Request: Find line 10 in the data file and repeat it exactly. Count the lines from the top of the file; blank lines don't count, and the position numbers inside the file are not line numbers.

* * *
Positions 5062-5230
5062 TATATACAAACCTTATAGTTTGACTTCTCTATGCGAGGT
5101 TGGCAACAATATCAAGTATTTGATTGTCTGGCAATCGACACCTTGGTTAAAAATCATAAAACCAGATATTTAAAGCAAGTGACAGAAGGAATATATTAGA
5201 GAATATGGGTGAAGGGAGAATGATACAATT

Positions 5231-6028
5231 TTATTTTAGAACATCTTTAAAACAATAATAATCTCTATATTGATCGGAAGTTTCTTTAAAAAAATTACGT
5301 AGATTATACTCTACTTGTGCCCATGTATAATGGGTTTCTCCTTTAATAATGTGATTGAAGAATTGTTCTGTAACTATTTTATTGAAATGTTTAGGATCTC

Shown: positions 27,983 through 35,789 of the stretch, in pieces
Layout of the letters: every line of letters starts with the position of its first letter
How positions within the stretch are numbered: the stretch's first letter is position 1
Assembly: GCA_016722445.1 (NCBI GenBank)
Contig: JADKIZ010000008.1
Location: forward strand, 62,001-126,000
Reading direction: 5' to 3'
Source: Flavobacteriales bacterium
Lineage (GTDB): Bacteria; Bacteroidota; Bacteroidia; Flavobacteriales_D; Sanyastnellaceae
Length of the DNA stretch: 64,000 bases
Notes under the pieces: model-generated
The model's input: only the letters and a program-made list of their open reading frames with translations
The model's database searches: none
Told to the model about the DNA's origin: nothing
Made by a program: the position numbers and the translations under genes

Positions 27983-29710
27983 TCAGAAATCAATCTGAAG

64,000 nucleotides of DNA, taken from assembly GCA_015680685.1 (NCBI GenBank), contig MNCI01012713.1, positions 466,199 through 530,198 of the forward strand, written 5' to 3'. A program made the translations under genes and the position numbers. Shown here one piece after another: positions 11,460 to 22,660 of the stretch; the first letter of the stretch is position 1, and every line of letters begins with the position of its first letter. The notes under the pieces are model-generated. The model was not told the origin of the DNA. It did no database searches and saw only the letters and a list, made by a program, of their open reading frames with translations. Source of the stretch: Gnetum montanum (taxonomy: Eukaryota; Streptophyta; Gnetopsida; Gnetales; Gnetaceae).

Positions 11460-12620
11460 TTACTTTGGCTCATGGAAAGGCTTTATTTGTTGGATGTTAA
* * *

How positions within the stretch are numbered: the stretch's first letter is position 1